Lo and behold, on Monday they had no mail service. After a bit of investigation, they realized none of their neighbors did either. So the next morning my grandfather waited outside to see what the problem was.

Right on time, the mailman drove down their side of the street, completely ignoring all eight properties. Redoubling his efforts, the next morning my grandfather was able to flag the mailman down and ask what the problem was.

According to my grandfather, the very curt response was “I’m not required to deliver to any mailbox more than 36″ from the edge of the road.”

A call to the postal service confirmed this rule: the mailman may deliver outside that limit if they want, but they are not required to.

Gramps did his research.

Now it’s pretty amazing what you can get done with 8 business hours of free time.

The problem was that 36″ from the current edge of the road is in the way of construction. My grandfather spoke to the construction supervisor, who was sympathetic but just as stuck as my grandfather was.

My grandfather then visited the postal office and returned with a current copy of the regulations about mailbox locations.

After a few hours of study, and another visit to the construction supervisor’s office with a half-dozen doughnuts and some coffee, he had formulated a plan.

And called in a few favors.

Remember his sons who ran landscaping businesses? My grandfather got in his truck and visited both businesses.

He returned home with eight 20-gallon plant pots.

These things are huge: 30″ tall and just about as large around.

You see, while the construction guys couldn’t mess with a federally-protected, fixed mailbox, they were happy to move a pot out of their way in the morning, and back when the job was finished for the day (my grandma makes some pretty damn good doughnuts) which is a pretty easy task when you have earthmoving equipment nearby.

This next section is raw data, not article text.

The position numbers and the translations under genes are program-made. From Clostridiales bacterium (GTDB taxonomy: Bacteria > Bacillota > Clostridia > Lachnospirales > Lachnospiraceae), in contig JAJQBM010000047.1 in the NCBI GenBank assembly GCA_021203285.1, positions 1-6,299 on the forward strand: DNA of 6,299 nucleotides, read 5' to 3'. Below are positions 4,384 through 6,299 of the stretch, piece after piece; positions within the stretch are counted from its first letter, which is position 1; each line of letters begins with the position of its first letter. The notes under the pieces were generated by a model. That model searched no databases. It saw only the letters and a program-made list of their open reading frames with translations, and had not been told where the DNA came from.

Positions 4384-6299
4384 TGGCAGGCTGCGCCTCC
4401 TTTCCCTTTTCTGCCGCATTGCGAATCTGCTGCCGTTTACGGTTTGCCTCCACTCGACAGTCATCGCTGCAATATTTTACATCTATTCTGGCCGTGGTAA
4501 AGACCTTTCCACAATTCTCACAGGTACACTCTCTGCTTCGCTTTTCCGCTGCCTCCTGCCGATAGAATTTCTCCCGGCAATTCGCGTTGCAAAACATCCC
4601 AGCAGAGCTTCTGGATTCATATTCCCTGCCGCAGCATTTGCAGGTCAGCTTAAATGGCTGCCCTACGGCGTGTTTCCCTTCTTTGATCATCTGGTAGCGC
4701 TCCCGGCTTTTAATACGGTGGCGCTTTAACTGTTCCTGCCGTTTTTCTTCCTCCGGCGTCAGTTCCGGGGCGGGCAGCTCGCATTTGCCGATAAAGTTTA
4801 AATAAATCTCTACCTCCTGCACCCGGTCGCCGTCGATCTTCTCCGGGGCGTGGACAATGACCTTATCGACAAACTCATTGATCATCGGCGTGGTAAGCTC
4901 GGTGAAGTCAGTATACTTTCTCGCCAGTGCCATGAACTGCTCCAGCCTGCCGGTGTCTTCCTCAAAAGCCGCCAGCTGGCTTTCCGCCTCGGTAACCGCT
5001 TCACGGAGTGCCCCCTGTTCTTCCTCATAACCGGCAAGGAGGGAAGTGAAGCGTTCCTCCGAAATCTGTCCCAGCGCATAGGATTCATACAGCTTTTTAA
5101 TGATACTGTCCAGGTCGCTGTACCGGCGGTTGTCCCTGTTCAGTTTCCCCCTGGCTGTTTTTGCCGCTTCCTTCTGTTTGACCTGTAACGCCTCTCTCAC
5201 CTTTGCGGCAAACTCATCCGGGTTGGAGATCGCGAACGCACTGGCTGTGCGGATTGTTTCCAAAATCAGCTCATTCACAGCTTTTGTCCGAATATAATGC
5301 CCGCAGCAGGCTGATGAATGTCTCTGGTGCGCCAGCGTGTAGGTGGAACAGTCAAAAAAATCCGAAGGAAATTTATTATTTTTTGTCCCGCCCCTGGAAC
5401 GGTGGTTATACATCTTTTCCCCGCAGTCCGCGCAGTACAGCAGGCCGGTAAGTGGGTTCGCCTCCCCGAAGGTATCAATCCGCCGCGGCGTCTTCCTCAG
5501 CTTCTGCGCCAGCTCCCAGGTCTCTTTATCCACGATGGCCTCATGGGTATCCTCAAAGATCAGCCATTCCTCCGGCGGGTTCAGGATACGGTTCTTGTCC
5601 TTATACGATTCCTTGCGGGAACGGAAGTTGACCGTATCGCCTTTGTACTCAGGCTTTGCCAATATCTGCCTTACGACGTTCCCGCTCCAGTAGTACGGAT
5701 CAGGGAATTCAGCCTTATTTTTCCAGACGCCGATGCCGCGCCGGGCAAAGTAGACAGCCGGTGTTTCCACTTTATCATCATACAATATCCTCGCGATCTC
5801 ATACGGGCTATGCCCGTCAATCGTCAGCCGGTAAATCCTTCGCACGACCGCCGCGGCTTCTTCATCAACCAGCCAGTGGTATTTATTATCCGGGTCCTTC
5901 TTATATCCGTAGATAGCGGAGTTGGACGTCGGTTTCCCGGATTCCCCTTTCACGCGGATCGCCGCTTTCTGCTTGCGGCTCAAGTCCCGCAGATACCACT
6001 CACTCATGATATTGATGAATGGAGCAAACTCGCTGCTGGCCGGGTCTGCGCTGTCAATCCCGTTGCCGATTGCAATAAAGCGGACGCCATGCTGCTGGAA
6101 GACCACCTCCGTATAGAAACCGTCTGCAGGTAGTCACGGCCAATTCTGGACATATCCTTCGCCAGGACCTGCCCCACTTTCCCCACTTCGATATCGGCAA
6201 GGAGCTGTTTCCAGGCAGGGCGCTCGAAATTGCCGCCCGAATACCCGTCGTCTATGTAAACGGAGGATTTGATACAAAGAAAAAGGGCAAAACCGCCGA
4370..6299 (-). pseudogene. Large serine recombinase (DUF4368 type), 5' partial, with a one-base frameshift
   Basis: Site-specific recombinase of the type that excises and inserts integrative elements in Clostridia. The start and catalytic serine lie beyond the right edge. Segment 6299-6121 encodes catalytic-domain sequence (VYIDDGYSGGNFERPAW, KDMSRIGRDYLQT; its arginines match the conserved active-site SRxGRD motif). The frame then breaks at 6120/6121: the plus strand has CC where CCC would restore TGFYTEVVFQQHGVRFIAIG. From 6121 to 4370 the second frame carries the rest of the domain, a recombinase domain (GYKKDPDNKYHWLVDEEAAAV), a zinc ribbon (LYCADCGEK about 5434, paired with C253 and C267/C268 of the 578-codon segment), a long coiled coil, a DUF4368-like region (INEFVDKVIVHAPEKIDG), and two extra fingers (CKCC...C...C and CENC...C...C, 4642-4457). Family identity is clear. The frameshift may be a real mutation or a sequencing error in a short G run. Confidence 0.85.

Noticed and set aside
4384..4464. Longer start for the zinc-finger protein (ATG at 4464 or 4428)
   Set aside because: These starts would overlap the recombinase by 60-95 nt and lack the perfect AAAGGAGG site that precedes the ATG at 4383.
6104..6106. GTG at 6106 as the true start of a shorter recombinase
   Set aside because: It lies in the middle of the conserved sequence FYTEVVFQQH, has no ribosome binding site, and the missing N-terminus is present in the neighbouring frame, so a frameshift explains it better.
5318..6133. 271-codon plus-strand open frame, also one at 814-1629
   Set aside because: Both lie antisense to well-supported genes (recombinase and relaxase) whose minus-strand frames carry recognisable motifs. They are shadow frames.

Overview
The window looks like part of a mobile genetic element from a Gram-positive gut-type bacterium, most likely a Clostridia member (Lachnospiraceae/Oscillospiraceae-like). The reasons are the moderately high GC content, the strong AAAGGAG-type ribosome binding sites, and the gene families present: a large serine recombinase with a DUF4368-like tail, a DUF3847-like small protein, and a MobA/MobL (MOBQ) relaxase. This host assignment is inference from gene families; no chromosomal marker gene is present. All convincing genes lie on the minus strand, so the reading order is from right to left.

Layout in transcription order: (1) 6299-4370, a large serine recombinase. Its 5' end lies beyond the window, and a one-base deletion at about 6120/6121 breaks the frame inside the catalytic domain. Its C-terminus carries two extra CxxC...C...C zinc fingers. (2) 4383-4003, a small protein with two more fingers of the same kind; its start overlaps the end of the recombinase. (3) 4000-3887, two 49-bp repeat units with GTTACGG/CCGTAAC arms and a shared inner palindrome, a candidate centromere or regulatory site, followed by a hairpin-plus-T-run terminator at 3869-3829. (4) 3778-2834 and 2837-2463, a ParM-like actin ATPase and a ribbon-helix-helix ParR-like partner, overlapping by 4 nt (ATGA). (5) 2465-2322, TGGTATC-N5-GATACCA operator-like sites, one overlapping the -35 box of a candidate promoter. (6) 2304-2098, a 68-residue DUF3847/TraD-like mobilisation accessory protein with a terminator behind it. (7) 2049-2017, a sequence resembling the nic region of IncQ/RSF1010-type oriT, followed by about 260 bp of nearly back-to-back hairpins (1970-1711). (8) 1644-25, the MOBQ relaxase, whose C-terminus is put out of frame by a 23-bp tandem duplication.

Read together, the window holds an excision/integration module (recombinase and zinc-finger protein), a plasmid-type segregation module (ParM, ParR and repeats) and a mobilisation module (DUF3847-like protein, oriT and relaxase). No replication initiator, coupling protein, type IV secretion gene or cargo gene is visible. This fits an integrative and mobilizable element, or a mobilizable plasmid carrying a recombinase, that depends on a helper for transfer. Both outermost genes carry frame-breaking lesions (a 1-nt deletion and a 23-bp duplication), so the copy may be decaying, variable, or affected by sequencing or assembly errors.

So each post was re-planted in a 20-gallon pot and each mailbox was re-mounted on a post and each pot was placed conservatively within 36″ of the current road’s edge.

All in the service of a deliciously petty workaround.

The kicker was that a mailbox post that is meant to stick 4-feet out of the ground has at least 2 feet buried in the ground–in other words, it’s a 6-foot post.

When you put that inside a pot with a few inches of soil underneath and that pot on the surface of the ground, a mailbox on top is easily more than 6-feet in the air.

You see, the mailbox codes clearly specify how far horizontally a mailbox needs to be from the road, but say nothing about how high that mailbox needs to be.

It took a few more conversations with the postman, and a visit from the local inspector, but the mailman spent the better part of six months delivering to eight mailboxes 6-feet in the air rather than walk the extra 6-feet to the fence.

This paints quite the picture.

I wonder if Reddit can see it too.

There are so many delightful mailbox stories.

Source: Reddit/Malicious Compliance

Pure enjoyment.

Source: Reddit/Malicious Compliance

Not all heroes wear capes.

Source: Reddit/Malicious Compliance

Some lessons are learned the hard way.

Source: Reddit/Malicious Compliance

It was quite the ride.

Source: Reddit/Malicious Compliance

This is what happens when people have time on their hands.

I love it.

If you enjoyed this story, check out this post about a daughter who invited herself to her parents’ 40th anniversary vacation for all the wrong reasons.